Sunday, November 30, 2008

The Mom & Me Journals dot Net

I'd like to say that I discovered Gail Rae Hudson's blog, The Mom & Me Journals dot Net, during my tireless websurfing, but I'd be lying. It was Gail that discovered Dethmama Chronicles some time after her mother began receiving hospice services at home. I was introduced to Gail's amazing blog after reading a very touching email that she'd sent to me.

It's an expansive work in progress... Ranging from medication and blood glucose logs, to daily journal entries, to audio interviews with her mother and written family histories. This site is not designed for the casual peruser and rightfully so. This is an intimate labor of love. A kind of legacy-in-the-making, that makes one feel honored to be allowed to view.

Thanks, Gail... I'm so glad that you found me.

Thursday, November 27, 2008

Wednesday, November 26, 2008

Engage With Grace: The One Slide Project

A message from the Engage With Grace team:
We make choices throughout our lives - where we want to live, what types of activities will fill our days, with whom we spend our time. These choices are often a balance between our desires and our means, but at the end of the day, they are decisions made with intent. But when it comes to how we want to be treated at the end our lives, often we don't express our intent or tell our loved ones about it.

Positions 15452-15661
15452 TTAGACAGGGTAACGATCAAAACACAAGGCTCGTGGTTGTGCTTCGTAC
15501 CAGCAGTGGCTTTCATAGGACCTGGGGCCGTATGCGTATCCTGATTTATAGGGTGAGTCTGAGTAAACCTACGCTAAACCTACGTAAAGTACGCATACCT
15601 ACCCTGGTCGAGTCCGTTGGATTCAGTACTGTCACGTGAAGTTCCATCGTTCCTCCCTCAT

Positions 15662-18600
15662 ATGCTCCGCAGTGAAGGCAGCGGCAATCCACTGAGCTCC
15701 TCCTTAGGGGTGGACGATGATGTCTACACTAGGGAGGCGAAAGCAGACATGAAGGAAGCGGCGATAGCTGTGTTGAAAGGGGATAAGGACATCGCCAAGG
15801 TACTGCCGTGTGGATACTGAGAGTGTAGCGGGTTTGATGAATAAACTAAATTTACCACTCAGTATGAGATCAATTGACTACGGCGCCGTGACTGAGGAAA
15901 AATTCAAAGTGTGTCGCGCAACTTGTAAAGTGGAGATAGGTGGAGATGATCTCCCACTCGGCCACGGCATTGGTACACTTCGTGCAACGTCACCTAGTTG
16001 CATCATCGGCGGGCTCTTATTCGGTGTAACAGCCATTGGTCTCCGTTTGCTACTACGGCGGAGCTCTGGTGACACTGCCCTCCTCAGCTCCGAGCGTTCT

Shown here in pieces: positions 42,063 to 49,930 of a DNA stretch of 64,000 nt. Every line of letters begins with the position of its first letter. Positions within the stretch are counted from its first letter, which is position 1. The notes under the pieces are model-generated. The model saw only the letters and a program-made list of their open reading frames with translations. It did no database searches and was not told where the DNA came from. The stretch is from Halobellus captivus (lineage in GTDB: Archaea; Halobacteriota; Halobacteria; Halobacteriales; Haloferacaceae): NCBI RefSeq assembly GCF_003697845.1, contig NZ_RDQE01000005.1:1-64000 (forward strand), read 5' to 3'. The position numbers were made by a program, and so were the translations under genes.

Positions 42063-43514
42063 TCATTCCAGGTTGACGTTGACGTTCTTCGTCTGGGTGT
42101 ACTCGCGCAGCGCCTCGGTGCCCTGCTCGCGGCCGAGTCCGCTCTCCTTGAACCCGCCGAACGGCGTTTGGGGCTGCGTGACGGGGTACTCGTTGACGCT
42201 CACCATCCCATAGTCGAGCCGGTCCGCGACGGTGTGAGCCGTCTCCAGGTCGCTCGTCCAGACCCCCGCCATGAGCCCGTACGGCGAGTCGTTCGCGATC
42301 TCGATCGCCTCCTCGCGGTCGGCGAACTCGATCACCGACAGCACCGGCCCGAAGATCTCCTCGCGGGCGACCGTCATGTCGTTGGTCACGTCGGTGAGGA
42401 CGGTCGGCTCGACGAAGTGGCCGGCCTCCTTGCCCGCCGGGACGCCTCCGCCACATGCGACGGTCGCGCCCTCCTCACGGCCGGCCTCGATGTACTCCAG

This has real consequences. 73% of Americans would prefer to die at home, but up to 50% die in hospital. More than 80% of Californians say their loved ones "know exactly” or have a “good idea” of what their wishes would be if they were in a persistent coma, but only 50% say they've talked to them about their preferences.

But our end of life experiences are about a lot more than statistics. They’re about all of us. So the first thing we need to do is start talking. Engage With Grace: The One Slide Project was designed with one simple goal: to help get the conversation about end of life experience started.

The idea is simple: Create a tool to help get
people talking. One Slide, with just five questions on it. Five questions designed to help us get talking with each other, with our loved ones, about our preferences. And we’re asking people to share this One Slide – wherever and whenever they can…at a presentation, at dinner, at their book club. Just One Slide, just five questions. Lets start a global discussion that, until now, most of us haven’t had.

Here is what we are asking you: